Don’t Panic and Shelter Put On a Brave Face

Don’t Panic and Shelter Put On a Brave Face
Published: November 04, 2022

The housing and homelessness charity Shelter and social purpose creative agency Don’t Panic put on a “Brave Face” to remind us that thousands of children will have to do the same this Christmas.

“No child should have to put on a brave face, but without a home, over 119,500 do.”

Don’t Panic and Shelter’s sobering message puts thousands of children without a home this winter in the spotlight and portrays the reality of homelessness from a child’s perspective.

The one-minute ad follows young Jayden as he overcomes day-to-day challenges and failures by putting on a brave face.

His day is no different from any other child’s. From dealing with a low score on his homework to failing as a goalkeeper, he keeps his brave face on. The most heartbreaking scene comes at the very beginning of the ad, where Jayden practices his brave face preemptively.

The end of his day is, unfortunately, much different from that of his peers.

As he and his mother arrive at temporary housing, they’re greeted by a cacophony of arguments from other families residing there and a single bed for the two of them. As Jayden’s mother tells him that’s where they’ll be spending their Christmas, he puts on the bravest face of them all.

Rick Dodd, Don’t Panic’s creative partner, explained that honesty was central to the process, especially in the depiction of temporary accommodation.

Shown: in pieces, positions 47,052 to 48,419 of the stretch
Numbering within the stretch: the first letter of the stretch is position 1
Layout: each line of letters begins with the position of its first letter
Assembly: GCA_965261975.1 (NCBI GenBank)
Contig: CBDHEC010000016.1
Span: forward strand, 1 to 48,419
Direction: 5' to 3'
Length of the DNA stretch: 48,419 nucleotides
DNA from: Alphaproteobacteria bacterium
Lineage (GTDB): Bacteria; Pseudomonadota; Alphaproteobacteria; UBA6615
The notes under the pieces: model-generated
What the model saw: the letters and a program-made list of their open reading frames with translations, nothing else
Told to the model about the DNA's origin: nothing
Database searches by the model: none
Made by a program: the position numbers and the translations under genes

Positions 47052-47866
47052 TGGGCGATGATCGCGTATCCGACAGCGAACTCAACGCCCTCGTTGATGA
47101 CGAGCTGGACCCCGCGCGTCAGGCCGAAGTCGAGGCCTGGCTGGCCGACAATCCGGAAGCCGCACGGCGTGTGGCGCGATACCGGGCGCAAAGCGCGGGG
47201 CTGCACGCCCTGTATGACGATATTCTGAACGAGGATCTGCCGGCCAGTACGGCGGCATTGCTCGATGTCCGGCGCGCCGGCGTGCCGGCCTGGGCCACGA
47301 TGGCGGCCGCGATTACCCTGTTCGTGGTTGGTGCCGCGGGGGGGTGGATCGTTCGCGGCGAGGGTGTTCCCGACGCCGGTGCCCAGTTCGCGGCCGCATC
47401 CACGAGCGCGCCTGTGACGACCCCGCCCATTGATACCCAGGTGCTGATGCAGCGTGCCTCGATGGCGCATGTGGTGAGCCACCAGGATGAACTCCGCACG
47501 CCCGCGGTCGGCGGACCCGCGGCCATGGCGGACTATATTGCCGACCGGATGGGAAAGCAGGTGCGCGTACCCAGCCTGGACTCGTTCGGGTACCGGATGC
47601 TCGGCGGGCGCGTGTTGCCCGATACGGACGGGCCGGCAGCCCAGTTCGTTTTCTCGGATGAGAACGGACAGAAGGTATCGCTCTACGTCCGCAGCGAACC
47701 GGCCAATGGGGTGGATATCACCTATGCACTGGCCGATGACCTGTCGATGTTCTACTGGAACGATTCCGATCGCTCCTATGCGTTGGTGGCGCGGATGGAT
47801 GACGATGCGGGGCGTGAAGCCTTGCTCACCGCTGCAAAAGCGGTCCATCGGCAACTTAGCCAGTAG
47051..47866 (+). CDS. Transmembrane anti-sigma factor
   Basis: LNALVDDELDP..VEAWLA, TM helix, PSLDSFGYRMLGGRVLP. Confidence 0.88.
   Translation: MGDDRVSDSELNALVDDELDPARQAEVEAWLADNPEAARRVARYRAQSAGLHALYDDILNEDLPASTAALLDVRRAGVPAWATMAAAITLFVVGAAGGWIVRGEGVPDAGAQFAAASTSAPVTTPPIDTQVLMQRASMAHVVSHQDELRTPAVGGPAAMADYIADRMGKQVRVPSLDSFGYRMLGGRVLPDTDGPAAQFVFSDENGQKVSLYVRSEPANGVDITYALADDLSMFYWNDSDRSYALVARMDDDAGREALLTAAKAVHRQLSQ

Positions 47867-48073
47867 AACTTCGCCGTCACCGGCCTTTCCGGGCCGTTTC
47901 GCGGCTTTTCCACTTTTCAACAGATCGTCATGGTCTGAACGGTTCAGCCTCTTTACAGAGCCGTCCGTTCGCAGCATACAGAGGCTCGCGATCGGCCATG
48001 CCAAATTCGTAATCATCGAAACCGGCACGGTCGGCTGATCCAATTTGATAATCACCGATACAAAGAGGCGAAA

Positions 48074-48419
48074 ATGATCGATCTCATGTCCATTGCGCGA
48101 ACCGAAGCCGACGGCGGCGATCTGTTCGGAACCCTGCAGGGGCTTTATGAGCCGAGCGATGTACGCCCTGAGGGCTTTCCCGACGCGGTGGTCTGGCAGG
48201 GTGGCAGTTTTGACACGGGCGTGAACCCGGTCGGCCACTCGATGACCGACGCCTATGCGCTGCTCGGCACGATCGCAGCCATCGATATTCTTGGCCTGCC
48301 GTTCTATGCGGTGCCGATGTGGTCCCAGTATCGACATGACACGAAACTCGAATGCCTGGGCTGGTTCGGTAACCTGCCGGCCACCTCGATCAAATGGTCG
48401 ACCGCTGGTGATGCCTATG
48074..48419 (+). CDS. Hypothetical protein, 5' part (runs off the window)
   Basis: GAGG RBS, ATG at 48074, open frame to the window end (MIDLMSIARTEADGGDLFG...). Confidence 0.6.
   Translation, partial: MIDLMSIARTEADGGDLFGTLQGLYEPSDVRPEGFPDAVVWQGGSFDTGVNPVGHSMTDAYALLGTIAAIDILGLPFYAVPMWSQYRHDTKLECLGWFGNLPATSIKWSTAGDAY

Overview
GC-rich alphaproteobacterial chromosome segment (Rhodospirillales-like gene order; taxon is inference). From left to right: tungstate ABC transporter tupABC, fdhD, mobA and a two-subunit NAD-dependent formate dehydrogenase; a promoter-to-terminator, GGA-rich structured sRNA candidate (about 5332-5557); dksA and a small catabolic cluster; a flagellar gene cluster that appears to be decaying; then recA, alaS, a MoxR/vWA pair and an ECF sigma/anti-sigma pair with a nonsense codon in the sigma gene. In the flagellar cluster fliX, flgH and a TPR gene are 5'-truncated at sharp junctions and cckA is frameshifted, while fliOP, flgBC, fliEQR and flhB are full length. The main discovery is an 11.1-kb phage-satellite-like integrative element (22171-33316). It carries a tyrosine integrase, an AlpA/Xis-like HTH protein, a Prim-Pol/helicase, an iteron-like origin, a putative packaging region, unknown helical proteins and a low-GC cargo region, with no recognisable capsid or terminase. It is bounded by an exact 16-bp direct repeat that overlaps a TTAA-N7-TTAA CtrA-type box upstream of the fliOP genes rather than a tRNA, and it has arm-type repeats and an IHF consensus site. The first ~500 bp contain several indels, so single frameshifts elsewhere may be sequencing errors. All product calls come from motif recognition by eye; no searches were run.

“We didn’t want to exaggerate or inflate a single element of his reality,” said Dodd. “From the corridor and the stressed neighbors to the sole bed that child and parent would have to share. Every detail was fact-checked to ensure it was as real a depiction as possible. Having spent an afternoon shooting in this location, I can honestly say how heartbreaking and devastating it is that anyone, especially a child, will be spending a Christmas in such a place.”

With inflation on the rise, we can only expect to see more children in situations like this one.

“With many families hit hard by the cost-of-living crisis, the country is experiencing a housing emergency with homelessness on the rise,” said Claire Whitney, head of supporter acquisition at Shelter. “Life in temporary accommodation is full of uncertainty and anxiety.”

She also comments on the lives of families in temporary housing:

“Families are commonly moved from one accommodation to another with very little notice, with children’s lives and education regularly disrupted and no place to really call home. Yet despite this, day after day we see the resilience of parents, teenagers, and young children. This is what we’re depicting in this film.”

Let’s hope ads such as these open people’s eyes to the struggles of those less fortunate and inspire all to look around ourselves more often.

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